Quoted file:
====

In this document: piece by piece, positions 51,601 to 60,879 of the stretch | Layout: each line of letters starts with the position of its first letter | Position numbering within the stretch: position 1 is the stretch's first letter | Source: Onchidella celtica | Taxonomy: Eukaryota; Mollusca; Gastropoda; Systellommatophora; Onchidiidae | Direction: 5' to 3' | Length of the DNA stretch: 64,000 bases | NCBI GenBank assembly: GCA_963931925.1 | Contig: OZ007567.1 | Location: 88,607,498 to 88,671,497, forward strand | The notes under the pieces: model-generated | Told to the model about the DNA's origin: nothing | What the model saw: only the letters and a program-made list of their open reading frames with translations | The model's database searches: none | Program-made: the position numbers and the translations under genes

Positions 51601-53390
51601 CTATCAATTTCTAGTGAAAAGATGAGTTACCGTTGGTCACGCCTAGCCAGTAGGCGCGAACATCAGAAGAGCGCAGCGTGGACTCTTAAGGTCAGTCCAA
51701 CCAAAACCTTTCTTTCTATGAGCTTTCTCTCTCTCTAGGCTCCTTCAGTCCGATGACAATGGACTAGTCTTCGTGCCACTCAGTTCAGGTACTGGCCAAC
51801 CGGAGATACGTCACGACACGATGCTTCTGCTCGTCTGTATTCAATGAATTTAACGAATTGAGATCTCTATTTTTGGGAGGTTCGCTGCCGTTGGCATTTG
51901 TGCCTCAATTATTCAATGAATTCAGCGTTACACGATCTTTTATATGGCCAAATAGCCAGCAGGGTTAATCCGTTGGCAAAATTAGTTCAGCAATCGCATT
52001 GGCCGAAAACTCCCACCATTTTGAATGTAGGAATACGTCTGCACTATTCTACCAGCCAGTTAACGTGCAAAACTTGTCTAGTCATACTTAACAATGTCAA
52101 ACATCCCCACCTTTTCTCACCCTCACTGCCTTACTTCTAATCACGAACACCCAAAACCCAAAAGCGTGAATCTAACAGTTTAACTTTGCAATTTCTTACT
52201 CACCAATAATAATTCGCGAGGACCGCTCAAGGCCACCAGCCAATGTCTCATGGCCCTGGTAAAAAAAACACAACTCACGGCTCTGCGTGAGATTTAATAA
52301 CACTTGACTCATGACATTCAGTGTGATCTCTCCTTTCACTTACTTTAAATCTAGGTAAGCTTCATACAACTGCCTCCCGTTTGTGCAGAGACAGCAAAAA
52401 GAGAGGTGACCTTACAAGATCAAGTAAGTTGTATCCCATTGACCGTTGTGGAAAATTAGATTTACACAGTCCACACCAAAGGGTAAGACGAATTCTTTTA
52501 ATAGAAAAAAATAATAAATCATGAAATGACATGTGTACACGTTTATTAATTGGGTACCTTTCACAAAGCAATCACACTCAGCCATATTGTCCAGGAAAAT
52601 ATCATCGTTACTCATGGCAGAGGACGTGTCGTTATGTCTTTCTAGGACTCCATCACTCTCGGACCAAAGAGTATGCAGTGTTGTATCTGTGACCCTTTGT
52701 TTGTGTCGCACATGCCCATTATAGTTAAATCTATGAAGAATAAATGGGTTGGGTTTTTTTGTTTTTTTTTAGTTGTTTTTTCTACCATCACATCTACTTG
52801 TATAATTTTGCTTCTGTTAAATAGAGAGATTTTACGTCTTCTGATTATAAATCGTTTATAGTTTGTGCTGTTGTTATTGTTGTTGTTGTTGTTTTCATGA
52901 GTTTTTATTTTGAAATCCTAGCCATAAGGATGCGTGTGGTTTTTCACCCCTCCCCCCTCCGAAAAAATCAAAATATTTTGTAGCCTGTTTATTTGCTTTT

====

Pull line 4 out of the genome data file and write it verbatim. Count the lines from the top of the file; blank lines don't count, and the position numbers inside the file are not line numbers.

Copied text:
51701 CCAAAACCTTTCTTTCTATGAGCTTTCTCTCTCTCTAGGCTCCTTCAGTCCGATGACAATGGACTAGTCTTCGTGCCACTCAGTTCAGGTACTGGCCAAC